Retrospective review of all gastric cancer surgeries from 2005 to 2009 ( = 2,588) revealed 53 patients (2.0%) who developed anastomotic leakage and were treated conservatively. EN was performed via a nasointestinal tube inserted using a guidewire under X-ray
fluoroscopy. Clinical outcomes and complications following EN were compared with those in patients treated with PN (historical control group). The severity of complications was evaluated according to the Clavien-Dindo classification.
Fifty patients were included in the final this website analysis (three patients died): 29 patients managed by EN and 21 managed by PN. There were no significant differences in clinical outcomes and the frequency of total complications between the two groups; however, there were fewer tube/catheter-related complications in the EN compared with the PN group (1 vs. 7, respectively; < 0.01). There was one epistaxis (3.4%; grade I) in the EN group and seven catheter infections (33.3%; grade II) in the PN group. The risk of grade II or higher complications was greater in the PN than the EN group (11 vs. 4, respectively; < 0.01), with the greatest difference seen in the incidence of catheter infections. On days 7, 10, and 15 after diagnosis of leakage, the white Mdivi1 blood cell count and C-reactive protein levels were higher in the PN than in the EN group. The PN group required prolonged intravenous antibiotic infusion ( < 0.01).
tube insertion with EN can be performed safely for patients with anastomotic leakage. A major advantage of EN is fewer infectious complications. Because EN was not inferior to PN in terms of clinical outcome, we recommended that it is used in patients with anastomotic leakage after gastric cancer surgery.”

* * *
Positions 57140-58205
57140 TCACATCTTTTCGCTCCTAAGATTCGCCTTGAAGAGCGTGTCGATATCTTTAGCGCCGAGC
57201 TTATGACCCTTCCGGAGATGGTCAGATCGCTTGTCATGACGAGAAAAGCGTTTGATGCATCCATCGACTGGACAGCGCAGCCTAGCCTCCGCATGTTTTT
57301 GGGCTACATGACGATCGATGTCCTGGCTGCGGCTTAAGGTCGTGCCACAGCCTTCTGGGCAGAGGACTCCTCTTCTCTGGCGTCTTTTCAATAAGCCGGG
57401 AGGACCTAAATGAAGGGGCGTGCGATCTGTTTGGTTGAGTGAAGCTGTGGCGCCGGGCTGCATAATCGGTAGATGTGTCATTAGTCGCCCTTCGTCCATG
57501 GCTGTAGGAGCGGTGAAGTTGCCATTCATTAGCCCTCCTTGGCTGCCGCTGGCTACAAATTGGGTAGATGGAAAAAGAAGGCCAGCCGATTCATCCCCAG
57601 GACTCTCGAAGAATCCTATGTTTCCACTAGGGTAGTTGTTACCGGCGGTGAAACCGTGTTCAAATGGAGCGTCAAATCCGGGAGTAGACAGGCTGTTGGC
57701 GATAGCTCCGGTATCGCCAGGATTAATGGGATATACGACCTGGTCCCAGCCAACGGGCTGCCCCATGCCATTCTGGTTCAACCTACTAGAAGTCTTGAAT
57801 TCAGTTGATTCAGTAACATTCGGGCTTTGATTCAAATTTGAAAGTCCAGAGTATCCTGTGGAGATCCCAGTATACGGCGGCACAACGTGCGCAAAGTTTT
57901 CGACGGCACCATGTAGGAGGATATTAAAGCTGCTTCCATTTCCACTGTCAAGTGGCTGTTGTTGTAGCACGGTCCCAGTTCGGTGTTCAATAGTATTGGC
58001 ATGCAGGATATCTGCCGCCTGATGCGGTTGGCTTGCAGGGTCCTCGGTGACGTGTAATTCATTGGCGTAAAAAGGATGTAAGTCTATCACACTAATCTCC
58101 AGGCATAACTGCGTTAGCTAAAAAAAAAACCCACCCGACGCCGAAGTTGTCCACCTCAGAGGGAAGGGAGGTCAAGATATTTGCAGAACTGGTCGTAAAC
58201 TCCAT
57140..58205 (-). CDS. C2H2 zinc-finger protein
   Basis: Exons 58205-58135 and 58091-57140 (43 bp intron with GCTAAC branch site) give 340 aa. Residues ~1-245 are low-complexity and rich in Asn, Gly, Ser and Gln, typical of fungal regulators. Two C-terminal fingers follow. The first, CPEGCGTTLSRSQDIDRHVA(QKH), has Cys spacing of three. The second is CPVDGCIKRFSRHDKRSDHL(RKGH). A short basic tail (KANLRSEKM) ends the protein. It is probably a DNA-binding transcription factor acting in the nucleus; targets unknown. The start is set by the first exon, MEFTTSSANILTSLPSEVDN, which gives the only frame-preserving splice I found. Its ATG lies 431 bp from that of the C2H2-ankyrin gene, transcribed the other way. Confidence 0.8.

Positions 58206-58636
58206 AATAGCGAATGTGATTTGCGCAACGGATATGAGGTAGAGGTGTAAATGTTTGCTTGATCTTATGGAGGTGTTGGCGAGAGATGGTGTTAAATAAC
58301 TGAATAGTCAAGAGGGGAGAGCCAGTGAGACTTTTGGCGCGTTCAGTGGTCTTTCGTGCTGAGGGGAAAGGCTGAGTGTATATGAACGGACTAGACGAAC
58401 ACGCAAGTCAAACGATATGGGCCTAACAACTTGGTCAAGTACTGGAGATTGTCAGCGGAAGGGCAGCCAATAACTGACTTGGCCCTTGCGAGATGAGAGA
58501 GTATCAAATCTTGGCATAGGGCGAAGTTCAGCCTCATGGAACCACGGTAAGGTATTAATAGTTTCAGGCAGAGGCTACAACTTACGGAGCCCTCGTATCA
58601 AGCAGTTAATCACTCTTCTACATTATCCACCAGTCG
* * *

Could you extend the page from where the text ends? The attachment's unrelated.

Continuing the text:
“OBJECTIVES: Laser lead extraction is a challenging procedure, especially in patients with old or multiple pacemaker (PM) or implantable cardioverter defibrillator (ICD) leads. The mechanical force is a leading cause of
complications during the extraction procedure. Use of new laser sheaths, which deliver a rate of 80 pulses per second, may probably reduce intraoperative adverse events by reduction of extraction force.
METHODS: selleck chemicals llc Between January 2012 and April 2013, 76 PM and ICD leads were treated in 38 patients using GlideLight 80 Hz laser sheaths. Indications for lead removals were pocket infection (42.1%), septicaemia or endocarditis (23.7%), lead dysfunction (31.6%) and upgrade from PM to ICD (2.6%). Data on procedural success rates, intra-and postoperative outcomes, as well as 30-day mortality were collected into a database and analysed retrospectively.
RESULTS: The mean patient age was 62.0 +/- 17.7 years (range 18-83), and 73.7% were male. The mean time from initial lead implantation was 96.0 +/- 58.3 months (range 24-288). Thirty-seven (48.7%) PM and 39 (51.3%) ICD leads had to be extracted. The mean procedural time was 68.3 +/- 27.3 min (range 35-115).